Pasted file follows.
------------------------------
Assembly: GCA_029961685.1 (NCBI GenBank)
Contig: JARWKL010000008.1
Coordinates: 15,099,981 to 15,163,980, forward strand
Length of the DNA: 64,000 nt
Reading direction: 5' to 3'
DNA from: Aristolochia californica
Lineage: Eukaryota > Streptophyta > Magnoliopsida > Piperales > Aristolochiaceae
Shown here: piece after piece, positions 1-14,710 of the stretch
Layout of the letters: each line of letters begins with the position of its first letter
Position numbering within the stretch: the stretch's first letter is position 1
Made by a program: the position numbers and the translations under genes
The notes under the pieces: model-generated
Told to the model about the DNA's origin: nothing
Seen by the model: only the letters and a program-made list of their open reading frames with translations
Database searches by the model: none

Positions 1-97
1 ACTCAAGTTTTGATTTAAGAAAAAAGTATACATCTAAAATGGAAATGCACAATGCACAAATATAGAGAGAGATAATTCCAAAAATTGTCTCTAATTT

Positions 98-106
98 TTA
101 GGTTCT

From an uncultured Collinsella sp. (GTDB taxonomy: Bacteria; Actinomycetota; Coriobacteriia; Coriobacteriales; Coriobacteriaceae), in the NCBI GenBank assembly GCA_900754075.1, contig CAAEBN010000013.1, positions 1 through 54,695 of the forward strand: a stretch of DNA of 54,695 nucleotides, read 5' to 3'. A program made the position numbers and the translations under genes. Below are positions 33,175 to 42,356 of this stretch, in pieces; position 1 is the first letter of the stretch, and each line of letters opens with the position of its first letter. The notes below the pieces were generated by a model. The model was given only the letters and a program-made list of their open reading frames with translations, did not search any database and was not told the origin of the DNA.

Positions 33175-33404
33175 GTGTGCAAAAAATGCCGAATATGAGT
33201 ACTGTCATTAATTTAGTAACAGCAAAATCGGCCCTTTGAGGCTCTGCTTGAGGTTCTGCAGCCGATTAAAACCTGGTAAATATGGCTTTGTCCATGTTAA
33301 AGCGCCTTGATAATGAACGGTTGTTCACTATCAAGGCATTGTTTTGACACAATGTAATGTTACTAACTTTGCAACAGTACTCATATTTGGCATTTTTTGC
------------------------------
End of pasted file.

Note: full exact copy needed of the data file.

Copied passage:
Assembly: GCA_029961685.1 (NCBI GenBank)
Contig: JARWKL010000008.1
Coordinates: 15,099,981 to 15,163,980, forward strand
Length of the DNA: 64,000 nt
Reading direction: 5' to 3'
DNA from: Aristolochia californica
Lineage: Eukaryota > Streptophyta > Magnoliopsida > Piperales > Aristolochiaceae
Shown here: piece after piece, positions 1-14,710 of the stretch
Layout of the letters: each line of letters begins with the position of its first letter
Position numbering within the stretch: the stretch's first letter is position 1
Made by a program: the position numbers and the translations under genes
The notes under the pieces: model-generated
Told to the model about the DNA's origin: nothing
Seen by the model: only the letters and a program-made list of their open reading frames with translations
Database searches by the model: none

Positions 1-97
1 ACTCAAGTTTTGATTTAAGAAAAAAGTATACATCTAAAATGGAAATGCACAATGCACAAATATAGAGAGAGATAATTCCAAAAATTGTCTCTAATTT

Positions 98-106
98 TTA
101 GGTTCT

From an uncultured Collinsella sp. (GTDB taxonomy: Bacteria; Actinomycetota; Coriobacteriia; Coriobacteriales; Coriobacteriaceae), in the NCBI GenBank assembly GCA_900754075.1, contig CAAEBN010000013.1, positions 1 through 54,695 of the forward strand: a stretch of DNA of 54,695 nucleotides, read 5' to 3'. A program made the position numbers and the translations under genes. Below are positions 33,175 to 42,356 of this stretch, in pieces; position 1 is the first letter of the stretch, and each line of letters opens with the position of its first letter. The notes below the pieces were generated by a model. The model was given only the letters and a program-made list of their open reading frames with translations, did not search any database and was not told the origin of the DNA.

Positions 33175-33404
33175 GTGTGCAAAAAATGCCGAATATGAGT
33201 ACTGTCATTAATTTAGTAACAGCAAAATCGGCCCTTTGAGGCTCTGCTTGAGGTTCTGCAGCCGATTAAAACCTGGTAAATATGGCTTTGTCCATGTTAA
33301 AGCGCCTTGATAATGAACGGTTGTTCACTATCAAGGCATTGTTTTGACACAATGTAATGTTACTAACTTTGCAACAGTACTCATATTTGGCATTTTTTGC